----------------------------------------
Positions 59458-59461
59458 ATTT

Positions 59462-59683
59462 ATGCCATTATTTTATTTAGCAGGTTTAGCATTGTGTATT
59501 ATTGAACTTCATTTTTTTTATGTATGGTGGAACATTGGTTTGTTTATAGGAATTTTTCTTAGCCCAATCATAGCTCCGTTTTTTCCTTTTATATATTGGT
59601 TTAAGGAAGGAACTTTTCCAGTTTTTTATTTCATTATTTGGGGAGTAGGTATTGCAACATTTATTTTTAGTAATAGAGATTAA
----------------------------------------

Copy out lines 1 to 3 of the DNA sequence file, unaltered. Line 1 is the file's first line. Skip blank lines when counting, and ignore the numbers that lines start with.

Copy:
Positions 59458-59461
59458 ATTT

Positions 59462-59683